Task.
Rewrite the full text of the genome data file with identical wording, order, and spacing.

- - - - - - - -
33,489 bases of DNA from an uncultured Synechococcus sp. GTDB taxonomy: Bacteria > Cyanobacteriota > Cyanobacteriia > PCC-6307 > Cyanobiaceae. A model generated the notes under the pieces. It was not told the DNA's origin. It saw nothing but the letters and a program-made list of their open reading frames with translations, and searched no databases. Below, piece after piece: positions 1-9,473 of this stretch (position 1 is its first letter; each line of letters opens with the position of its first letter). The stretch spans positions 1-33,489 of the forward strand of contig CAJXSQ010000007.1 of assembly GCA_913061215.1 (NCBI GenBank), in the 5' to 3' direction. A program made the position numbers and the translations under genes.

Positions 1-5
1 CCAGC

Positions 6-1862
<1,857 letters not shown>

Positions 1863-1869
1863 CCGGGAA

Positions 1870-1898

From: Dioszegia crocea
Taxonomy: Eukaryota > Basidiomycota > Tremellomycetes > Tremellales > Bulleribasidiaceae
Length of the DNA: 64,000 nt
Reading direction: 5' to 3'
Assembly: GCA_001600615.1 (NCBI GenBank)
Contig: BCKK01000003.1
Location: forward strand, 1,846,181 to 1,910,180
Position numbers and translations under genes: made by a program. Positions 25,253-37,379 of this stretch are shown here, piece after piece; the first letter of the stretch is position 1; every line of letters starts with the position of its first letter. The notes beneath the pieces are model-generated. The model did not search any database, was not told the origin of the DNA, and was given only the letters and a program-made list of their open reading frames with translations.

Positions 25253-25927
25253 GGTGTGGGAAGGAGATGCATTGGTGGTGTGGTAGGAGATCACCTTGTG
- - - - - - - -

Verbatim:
33,489 bases of DNA from an uncultured Synechococcus sp. GTDB taxonomy: Bacteria > Cyanobacteriota > Cyanobacteriia > PCC-6307 > Cyanobiaceae. A model generated the notes under the pieces. It was not told the DNA's origin. It saw nothing but the letters and a program-made list of their open reading frames with translations, and searched no databases. Below, piece after piece: positions 1-9,473 of this stretch (position 1 is its first letter; each line of letters opens with the position of its first letter). The stretch spans positions 1-33,489 of the forward strand of contig CAJXSQ010000007.1 of assembly GCA_913061215.1 (NCBI GenBank), in the 5' to 3' direction. A program made the position numbers and the translations under genes.

Positions 1-5
1 CCAGC

Positions 6-1862
<1,857 letters not shown>

Positions 1863-1869
1863 CCGGGAA

Positions 1870-1898

From: Dioszegia crocea
Taxonomy: Eukaryota > Basidiomycota > Tremellomycetes > Tremellales > Bulleribasidiaceae
Length of the DNA: 64,000 nt
Reading direction: 5' to 3'
Assembly: GCA_001600615.1 (NCBI GenBank)
Contig: BCKK01000003.1
Location: forward strand, 1,846,181 to 1,910,180
Position numbers and translations under genes: made by a program. Positions 25,253-37,379 of this stretch are shown here, piece after piece; the first letter of the stretch is position 1; every line of letters starts with the position of its first letter. The notes beneath the pieces are model-generated. The model did not search any database, was not told the origin of the DNA, and was given only the letters and a program-made list of their open reading frames with translations.

Positions 25253-25927
25253 GGTGTGGGAAGGAGATGCATTGGTGGTGTGGTAGGAGATCACCTTGTG